Skip to main content.

Copyright Information

You may use and re-use the information featured on this website (not including logos) free of charge in any format or medium, under the terms of the Open Government Licence.

McIntosh

Dessert apple

Malus domestica Borkh.

Discovered in 1796 by John McIntosh near Dundela, Dundas County, Ontario, Canada. Propagated by Allan McIntosh. It was introduced and named in about 1870. Fruits have white, rather soft, fine-textured, very juicy flesh with a sweet, pleasant vinous flavou

Synonyms:
M'Intosh, Mac Intosh, Mac Intosh Red, Mac-Intosh, Mac-Intosh Red, MacIntosh, MacIntosh Red, Mackintosh, Mackintosh Red, Makintos, Mc Intosh, Mc-Intosh Red, Mc. I. Red, Mc.Intosh Red, McIntosh Red, Mek-Intosh, Mekintos
Availability
Material available from the National Fruit Collection.
Material held in Tidnor Wood National Collection® of Malus (Cider making)
Material held in the Marcher Apple Network collections (Tredomen)
Parentage:
Fameuse or Saint Lawrence x Unknown
Mother to:
Tydeman's Early Worcester
Barry
Lobo
Kendall
Spencer
Newtosh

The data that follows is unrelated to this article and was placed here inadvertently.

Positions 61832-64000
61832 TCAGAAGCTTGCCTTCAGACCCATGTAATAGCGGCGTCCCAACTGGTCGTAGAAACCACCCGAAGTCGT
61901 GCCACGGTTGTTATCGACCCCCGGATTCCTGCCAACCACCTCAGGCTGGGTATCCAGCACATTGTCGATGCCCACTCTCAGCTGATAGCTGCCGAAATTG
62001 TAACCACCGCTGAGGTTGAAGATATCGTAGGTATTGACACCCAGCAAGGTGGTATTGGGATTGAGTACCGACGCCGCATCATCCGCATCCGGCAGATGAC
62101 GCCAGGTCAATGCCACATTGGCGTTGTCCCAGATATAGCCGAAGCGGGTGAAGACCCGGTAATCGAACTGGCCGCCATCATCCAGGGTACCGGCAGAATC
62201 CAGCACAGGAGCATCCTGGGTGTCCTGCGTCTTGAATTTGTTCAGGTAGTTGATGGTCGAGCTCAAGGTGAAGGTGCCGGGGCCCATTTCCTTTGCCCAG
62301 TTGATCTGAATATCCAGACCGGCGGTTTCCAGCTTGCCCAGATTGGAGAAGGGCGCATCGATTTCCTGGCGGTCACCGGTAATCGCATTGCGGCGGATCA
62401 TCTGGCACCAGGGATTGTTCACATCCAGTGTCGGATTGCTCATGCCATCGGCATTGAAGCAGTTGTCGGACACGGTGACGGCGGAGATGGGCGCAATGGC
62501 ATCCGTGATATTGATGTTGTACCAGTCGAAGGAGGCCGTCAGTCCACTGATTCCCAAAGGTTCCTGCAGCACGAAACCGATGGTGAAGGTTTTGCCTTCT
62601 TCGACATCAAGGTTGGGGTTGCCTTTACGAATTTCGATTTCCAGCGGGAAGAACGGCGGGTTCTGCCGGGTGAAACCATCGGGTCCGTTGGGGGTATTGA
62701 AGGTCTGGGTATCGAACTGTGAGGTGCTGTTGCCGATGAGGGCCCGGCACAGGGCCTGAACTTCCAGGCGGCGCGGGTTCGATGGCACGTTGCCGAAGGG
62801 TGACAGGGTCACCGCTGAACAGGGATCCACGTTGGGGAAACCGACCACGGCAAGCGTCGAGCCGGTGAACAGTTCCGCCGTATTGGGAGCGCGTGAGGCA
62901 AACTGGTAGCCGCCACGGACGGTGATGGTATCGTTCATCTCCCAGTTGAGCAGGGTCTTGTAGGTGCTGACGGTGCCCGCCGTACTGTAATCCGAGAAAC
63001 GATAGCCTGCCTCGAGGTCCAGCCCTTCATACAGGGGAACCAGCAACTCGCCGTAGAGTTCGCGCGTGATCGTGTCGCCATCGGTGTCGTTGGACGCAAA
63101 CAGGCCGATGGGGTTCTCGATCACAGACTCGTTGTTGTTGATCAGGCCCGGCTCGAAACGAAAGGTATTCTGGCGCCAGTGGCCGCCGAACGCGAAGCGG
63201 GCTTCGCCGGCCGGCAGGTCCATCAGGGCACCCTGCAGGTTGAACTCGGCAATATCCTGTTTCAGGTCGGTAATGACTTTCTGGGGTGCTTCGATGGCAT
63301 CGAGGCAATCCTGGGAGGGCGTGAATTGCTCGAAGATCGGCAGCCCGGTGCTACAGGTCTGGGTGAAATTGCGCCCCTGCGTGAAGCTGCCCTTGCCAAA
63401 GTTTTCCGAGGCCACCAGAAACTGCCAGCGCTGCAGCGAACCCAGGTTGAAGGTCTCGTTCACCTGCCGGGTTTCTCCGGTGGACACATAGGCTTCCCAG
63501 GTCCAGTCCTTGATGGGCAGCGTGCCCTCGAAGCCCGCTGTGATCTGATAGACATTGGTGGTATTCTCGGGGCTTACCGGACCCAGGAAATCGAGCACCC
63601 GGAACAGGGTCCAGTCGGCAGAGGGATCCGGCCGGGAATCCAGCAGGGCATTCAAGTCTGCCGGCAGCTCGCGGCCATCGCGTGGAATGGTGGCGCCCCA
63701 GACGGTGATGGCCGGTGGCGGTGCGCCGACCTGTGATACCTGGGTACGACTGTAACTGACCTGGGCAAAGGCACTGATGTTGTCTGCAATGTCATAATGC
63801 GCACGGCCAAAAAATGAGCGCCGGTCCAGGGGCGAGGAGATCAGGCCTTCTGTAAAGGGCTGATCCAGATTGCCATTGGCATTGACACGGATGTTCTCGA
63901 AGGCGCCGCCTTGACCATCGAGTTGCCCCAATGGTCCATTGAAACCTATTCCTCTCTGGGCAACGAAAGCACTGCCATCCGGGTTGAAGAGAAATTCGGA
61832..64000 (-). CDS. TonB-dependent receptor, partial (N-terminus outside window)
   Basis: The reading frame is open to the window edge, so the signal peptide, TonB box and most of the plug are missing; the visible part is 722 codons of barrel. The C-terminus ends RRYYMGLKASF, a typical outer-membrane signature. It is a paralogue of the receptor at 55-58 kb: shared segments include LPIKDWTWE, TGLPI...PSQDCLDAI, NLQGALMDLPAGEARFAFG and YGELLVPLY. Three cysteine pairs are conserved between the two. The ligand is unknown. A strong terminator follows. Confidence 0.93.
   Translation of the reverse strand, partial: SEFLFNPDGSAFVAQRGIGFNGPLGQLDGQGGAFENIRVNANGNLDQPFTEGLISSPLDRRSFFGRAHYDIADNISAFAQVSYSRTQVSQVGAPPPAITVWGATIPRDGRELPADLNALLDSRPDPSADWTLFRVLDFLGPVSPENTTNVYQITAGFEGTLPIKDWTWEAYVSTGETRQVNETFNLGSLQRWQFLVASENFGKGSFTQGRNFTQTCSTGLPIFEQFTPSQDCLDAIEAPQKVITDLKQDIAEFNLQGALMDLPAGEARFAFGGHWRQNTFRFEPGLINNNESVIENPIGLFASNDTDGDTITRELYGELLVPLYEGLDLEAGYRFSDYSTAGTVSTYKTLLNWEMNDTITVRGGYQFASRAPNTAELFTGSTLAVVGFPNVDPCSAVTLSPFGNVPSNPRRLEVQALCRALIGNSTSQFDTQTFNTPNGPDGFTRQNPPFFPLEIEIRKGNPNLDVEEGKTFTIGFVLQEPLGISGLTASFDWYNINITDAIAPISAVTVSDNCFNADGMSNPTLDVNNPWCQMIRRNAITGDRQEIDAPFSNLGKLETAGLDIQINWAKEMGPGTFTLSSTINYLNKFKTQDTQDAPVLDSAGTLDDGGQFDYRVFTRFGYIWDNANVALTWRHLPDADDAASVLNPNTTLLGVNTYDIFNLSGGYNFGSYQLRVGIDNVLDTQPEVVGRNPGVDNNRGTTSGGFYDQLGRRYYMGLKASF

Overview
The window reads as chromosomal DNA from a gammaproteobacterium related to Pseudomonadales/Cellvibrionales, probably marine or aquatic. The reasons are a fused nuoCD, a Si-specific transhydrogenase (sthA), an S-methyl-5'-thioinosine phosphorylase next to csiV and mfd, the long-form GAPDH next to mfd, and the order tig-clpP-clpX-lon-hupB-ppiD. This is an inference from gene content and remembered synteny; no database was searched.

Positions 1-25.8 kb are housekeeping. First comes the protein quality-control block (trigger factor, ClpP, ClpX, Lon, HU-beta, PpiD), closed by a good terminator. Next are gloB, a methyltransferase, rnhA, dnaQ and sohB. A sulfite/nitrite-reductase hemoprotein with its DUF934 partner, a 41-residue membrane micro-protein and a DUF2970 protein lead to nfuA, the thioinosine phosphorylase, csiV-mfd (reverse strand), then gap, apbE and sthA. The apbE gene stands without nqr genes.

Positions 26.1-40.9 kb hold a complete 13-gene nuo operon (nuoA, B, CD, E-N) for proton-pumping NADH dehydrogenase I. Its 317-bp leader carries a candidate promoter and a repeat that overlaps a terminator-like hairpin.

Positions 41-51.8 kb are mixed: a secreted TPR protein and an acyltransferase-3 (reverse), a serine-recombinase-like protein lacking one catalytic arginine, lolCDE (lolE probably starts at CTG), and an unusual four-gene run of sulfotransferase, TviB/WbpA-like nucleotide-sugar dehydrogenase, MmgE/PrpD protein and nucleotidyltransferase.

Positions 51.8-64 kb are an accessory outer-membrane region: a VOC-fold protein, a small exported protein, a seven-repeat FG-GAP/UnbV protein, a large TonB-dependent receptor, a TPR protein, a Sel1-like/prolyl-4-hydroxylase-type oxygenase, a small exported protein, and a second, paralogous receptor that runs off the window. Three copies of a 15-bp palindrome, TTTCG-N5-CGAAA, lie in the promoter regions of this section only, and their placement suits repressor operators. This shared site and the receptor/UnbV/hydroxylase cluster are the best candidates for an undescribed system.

Gloucester Royal
Victory (USA)
McSweet
Empire
Sharon
Macoun
Macross
Pedro
Davey
Macwood
Tydeman's Michaelmas Red
Hume
Joyce
Patricia
Merton Charm
Jonamac
Alnarps Favorit
Redhook
Summerland
Melba
Spartan
Edgar (Canada)
Scotia
Father to:
Bancroft
Kyokko
Milton
Cortland
Early McIntosh
Niagara
Stonetosh
Mahe
Noris
Sports:
Rogers McIntosh
Dermen McIntosh
Kimball McIntosh
Black McIntosh
Black Mickey
Starkspur McIntosh
Alexis
Johnson McIntosh

Accession No.
1928 - 019

Accession name
McIntosh
Flowering time  ›››
1st May10% flowering
6th MayFull (80%) flowering
13th May90% petal fall
Picking time
mid september 1


References:
1. NFC fruit (undated) Unpublished characterisation by staff at NFC, Brogdale.
2. Smith, M. (1971) National Apple Register

More accessions of McIntosh